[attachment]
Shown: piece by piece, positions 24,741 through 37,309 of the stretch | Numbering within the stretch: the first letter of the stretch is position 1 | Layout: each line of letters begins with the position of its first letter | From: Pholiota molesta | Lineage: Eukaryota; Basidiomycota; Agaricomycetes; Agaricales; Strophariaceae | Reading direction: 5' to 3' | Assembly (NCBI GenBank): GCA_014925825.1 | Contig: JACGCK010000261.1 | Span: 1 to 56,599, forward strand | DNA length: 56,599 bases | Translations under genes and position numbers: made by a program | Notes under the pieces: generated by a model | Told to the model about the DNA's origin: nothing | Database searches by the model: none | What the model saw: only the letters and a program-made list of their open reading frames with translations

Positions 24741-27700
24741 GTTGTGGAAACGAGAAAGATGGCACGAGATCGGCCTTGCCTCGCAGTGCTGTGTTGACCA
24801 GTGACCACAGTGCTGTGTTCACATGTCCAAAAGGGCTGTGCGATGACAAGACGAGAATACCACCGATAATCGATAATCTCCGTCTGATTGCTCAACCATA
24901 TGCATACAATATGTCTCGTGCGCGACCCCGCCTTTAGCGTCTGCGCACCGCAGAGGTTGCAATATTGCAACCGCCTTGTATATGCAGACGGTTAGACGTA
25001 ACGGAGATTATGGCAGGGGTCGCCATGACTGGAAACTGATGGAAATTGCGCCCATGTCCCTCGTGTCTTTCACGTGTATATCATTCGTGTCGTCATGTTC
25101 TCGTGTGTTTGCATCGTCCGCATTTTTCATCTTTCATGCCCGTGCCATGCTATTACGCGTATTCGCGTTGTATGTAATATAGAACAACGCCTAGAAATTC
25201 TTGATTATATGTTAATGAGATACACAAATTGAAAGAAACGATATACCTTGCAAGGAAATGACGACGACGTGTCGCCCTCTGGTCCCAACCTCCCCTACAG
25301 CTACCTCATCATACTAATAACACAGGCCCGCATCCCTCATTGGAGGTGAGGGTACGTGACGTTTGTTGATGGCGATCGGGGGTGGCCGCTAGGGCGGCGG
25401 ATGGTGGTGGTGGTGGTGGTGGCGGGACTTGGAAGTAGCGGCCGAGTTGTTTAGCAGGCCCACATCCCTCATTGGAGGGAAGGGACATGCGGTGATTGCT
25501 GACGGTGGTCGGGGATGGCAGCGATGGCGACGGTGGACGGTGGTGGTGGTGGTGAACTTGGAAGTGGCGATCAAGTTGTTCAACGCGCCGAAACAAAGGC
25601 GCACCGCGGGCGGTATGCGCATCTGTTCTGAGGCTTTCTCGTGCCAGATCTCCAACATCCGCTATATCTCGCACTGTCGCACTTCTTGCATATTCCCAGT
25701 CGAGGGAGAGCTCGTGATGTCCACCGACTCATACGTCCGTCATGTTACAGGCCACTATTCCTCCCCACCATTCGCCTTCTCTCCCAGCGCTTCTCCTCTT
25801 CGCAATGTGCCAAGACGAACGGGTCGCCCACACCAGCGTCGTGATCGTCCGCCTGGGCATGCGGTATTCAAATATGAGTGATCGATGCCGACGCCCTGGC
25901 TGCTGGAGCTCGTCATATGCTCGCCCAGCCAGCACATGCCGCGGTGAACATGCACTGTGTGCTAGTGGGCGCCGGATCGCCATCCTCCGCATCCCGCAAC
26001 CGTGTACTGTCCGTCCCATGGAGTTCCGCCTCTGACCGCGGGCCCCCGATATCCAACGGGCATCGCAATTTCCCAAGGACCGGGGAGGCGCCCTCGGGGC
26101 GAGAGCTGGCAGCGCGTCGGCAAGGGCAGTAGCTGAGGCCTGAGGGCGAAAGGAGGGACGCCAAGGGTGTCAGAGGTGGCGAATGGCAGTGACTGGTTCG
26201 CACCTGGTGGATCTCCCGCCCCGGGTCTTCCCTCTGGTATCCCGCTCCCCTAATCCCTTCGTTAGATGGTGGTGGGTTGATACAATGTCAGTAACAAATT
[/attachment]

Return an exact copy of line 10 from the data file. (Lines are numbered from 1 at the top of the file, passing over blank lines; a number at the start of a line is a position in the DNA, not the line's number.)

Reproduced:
25401 ATGGTGGTGGTGGTGGTGGTGGCGGGACTTGGAAGTAGCGGCCGAGTTGTTTAGCAGGCCCACATCCCTCATTGGAGGGAAGGGACATGCGGTGATTGCT